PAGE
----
This is honestly such a fun step, so let yourself enjoy it! Be creative and start thinking about the décor your might want.

Step 4: Find Your Classroom Bins and Baskets

Okay, so we know it takes a lot of baskets and bins to make a classroom. But how do we decide which ones we need to buy? Once again, I like to break it down into smaller pieces.

Think about what kind of bins or baskets you’ll need for the following:

  • Books for classroom library
  • Student materials
  • Art supplies
  • Centers – both when they’re available for students and when they’re being stored
  • Storage for materials that aren’t currently being used
  • Office supplies
  • Teacher supplies

Here are some of my favorite practical bins for these things:

bins for how to set up a classroom library

Step 5: Put It All Together

This step is really just about getting to work. You’ve done your planning, now you need to get to it! Your to do list might look something like this:

  • Move furniture into correct spaces to match your layout
  • Organize your books into your book bins
  • Get student materials ready to go in their containers
  • Fill up baskets with materials, label them, and put them on shelves
  • Put up your bulletin boards and wall displays

Step 6: Time To Decorate!

It’s hard to save this for last, but when time gets crunchy, you’ll be glad you got the important stuff out of the way first. 

Once you have those important first classroom set up steps finished, then you get to have fun! Think about what other classroom décor you want (you probably already started thinking about this with your bulletin boards and displays). Maybe there’s an empty corner you want to spruce up, or maybe you want some fun tassels for your teacher desk. Or maybe you want to add some fun pillows to your classroom library. The possibilities are endless!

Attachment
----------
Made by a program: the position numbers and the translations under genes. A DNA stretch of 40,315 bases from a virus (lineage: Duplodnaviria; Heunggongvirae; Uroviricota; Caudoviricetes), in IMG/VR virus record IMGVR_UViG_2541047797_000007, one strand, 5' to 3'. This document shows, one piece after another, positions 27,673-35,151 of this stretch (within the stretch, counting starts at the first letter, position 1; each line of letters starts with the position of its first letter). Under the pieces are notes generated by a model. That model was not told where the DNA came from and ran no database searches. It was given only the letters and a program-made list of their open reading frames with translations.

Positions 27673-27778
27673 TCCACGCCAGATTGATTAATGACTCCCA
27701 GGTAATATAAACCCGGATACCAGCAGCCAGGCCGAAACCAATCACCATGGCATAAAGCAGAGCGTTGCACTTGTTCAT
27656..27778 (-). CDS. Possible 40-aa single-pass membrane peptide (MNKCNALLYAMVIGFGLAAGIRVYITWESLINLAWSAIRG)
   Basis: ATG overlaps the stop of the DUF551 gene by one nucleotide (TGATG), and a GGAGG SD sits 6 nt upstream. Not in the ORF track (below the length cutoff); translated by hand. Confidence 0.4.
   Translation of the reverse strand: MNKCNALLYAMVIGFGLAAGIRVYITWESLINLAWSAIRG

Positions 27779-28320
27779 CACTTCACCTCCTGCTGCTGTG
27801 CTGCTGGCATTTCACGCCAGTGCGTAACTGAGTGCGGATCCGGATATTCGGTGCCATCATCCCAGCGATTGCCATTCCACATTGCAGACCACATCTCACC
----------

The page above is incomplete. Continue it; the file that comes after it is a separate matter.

Go area by area and use Pinterest and Instagram for inspiration – there are endless examples of cute classrooms once you start looking!

Step 7: Teach Your Students About Their Classroom

I guess this step is technically extra, since your classroom will be fully completed without doing this one. BUT… I wouldn’t skip it!

A lot of teachers don’t spend the time needed to teach their students about their new classrooms. Students need time to adjust to their new environment. Plus, we want them to be invested in keeping their classroom beautiful and respecting the materials inside of it.

Start thinking now about the routines and procedures you want your students to use in their new room. Think of fun ways students can familiarize themselves with the classroom layout and storage. Plan time to teach and practice routines and procedures.

This blog post goes into fun ways to teach rules and routines to your students.

Best Way To Set Up a Classroom

Now, these tips I shared with you are my best practices for setting up a classroom. But in truth, it’s a very personal process. It will look different for everyone. These steps can be guide posts for you as you discover what works best for you. Let yourself be flexible in your setup process. 

But anytime you start to feel overwhelmed, you can return to these steps and they’ll help you get back on track.

What part of classroom setup are you feeling nervous about? Let me know in the comments! 

Resources For You: